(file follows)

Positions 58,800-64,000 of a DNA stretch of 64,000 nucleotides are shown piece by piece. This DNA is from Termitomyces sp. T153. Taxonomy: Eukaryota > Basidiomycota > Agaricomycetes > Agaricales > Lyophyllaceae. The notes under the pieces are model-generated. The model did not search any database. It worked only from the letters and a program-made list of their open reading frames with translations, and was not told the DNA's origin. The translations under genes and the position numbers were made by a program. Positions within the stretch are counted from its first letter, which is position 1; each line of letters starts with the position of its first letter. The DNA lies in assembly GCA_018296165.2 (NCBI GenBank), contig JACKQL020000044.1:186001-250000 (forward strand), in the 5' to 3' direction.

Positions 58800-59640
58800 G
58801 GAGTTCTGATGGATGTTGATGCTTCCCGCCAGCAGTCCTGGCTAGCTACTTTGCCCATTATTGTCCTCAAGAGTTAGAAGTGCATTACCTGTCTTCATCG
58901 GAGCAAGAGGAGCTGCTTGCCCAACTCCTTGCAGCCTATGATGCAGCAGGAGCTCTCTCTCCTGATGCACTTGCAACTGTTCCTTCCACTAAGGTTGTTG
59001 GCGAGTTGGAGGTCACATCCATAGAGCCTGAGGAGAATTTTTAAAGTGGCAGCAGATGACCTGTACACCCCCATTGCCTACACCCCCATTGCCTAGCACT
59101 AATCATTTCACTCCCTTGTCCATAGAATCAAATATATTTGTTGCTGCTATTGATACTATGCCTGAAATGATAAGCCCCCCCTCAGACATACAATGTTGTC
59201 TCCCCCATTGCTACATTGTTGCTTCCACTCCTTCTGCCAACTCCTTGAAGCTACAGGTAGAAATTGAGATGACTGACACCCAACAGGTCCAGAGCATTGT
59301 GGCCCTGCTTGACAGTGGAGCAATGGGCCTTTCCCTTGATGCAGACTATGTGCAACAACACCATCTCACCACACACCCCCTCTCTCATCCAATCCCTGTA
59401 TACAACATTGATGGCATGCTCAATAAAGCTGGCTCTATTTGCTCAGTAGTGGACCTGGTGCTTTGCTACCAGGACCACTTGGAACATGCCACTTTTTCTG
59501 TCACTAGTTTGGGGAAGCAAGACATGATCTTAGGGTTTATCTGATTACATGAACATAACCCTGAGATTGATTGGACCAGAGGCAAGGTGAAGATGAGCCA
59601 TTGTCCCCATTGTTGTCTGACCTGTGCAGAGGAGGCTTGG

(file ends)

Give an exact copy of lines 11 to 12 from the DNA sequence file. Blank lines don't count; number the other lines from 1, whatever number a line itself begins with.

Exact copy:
59501 TCACTAGTTTGGGGAAGCAAGACATGATCTTAGGGTTTATCTGATTACATGAACATAACCCTGAGATTGATTGGACCAGAGGCAAGGTGAAGATGAGCCA
59601 TTGTCCCCATTGTTGTCTGACCTGTGCAGAGGAGGCTTGG